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On 26 Oct 2010, at 21:47, Cosmin Apreutesei wrote:

Indexing a table by multiple values (a tuple) has been asked
before[1]. I needed that today so I took a shot at it, and the result
is in [2], if anyone finds it interesting, please comment/adjust code.

I followed a different approach for this problem [1] borrowing some ideas from the way Lua handle strings. My idea was that each tuple value should be a single value in the Lua state instead of creating different tables to represent the same tuple and using '__eq' to change the way they are compared for equality. In other words:

assert(rawequal(tuple.create(1,false,table), tuple.create(1,false,table)))

The main advantage of this approach is that tuples can be used as table keys just like any other value. Therefore, there is no need to implement special tables or complex data structures that work with the tuples:

  t = { [tuple.create(1,false,table)] = "number, boolean and table" }
  print(t[tuple.create(1,false,table)]) --> number, boolean and table

A simple way to compare my approach to yours is to think that there is only a single instance of your "index table" inside my 'tuple' module. This internal "index table" is used to store all tuples created so they can be easily recovered when a tuple with the same values is "created" again.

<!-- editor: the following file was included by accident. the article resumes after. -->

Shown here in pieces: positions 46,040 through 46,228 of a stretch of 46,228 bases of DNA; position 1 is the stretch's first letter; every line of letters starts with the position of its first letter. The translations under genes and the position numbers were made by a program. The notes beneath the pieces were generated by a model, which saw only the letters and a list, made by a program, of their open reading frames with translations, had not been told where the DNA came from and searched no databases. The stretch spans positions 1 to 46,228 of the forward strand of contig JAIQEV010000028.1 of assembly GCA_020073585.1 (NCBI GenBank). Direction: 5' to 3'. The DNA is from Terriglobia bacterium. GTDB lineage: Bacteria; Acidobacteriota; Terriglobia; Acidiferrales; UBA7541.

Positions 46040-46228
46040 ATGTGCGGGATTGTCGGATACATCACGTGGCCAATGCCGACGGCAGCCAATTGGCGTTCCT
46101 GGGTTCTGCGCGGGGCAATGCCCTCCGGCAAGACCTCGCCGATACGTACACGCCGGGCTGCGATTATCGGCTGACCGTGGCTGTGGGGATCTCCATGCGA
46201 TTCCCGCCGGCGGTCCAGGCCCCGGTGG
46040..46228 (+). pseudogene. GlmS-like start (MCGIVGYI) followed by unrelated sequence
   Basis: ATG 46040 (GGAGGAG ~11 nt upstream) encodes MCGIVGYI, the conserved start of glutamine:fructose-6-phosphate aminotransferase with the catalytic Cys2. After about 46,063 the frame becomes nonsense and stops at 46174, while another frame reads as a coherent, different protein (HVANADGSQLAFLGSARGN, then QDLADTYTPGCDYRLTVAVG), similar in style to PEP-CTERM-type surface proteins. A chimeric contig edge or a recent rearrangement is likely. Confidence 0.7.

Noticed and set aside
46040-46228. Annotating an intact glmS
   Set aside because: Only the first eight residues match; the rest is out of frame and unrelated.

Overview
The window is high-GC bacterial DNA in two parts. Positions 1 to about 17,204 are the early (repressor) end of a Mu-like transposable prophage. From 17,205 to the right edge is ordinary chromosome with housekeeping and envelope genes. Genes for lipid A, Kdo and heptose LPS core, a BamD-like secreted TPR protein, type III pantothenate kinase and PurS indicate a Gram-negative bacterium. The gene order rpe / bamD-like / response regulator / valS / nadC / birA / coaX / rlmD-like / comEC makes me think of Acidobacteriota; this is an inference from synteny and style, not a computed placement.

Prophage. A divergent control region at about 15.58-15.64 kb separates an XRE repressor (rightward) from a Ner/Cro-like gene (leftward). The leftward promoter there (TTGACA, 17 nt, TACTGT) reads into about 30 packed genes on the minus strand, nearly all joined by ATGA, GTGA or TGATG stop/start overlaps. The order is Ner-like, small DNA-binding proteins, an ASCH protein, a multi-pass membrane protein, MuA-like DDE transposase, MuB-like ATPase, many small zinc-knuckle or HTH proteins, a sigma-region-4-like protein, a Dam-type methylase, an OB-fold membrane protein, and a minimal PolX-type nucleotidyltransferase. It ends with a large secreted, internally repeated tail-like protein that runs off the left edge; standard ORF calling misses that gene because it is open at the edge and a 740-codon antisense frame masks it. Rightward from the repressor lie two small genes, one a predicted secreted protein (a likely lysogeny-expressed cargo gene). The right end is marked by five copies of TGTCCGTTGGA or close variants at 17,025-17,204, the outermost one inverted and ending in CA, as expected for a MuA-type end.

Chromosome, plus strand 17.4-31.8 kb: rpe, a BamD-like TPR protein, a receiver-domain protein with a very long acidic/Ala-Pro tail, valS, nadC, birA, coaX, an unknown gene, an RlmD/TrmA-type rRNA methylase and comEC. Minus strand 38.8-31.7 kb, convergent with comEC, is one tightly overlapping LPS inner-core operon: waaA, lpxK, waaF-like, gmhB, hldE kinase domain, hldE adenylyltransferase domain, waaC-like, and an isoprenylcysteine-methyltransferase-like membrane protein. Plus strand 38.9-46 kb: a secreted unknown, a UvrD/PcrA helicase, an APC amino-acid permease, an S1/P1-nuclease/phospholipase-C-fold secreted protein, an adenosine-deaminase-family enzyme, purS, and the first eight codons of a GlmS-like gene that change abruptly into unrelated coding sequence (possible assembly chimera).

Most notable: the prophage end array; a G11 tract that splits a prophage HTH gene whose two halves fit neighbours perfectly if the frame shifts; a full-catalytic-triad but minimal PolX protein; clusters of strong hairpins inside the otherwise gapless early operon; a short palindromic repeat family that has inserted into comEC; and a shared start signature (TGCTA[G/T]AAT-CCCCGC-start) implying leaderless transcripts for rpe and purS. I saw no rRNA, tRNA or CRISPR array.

One downside of my approach is that I need to make this internal "index table" to contain only weak references so the tuples are collected as garbage when the application does not have (strong) references to them anymore. This is particularly cumbersome when you think about weak references because unlike strings a tuple will be collected when there application have only weak references to it:

  w = setmetatable({}, {__mode="k"})
  w[tuple.create(1,2,3)] = true
  for _=1,3 do collectgarbage() end
  assert(w[tuple.create(1,2,3)] == nil)


Renato Maia
Computer Scientist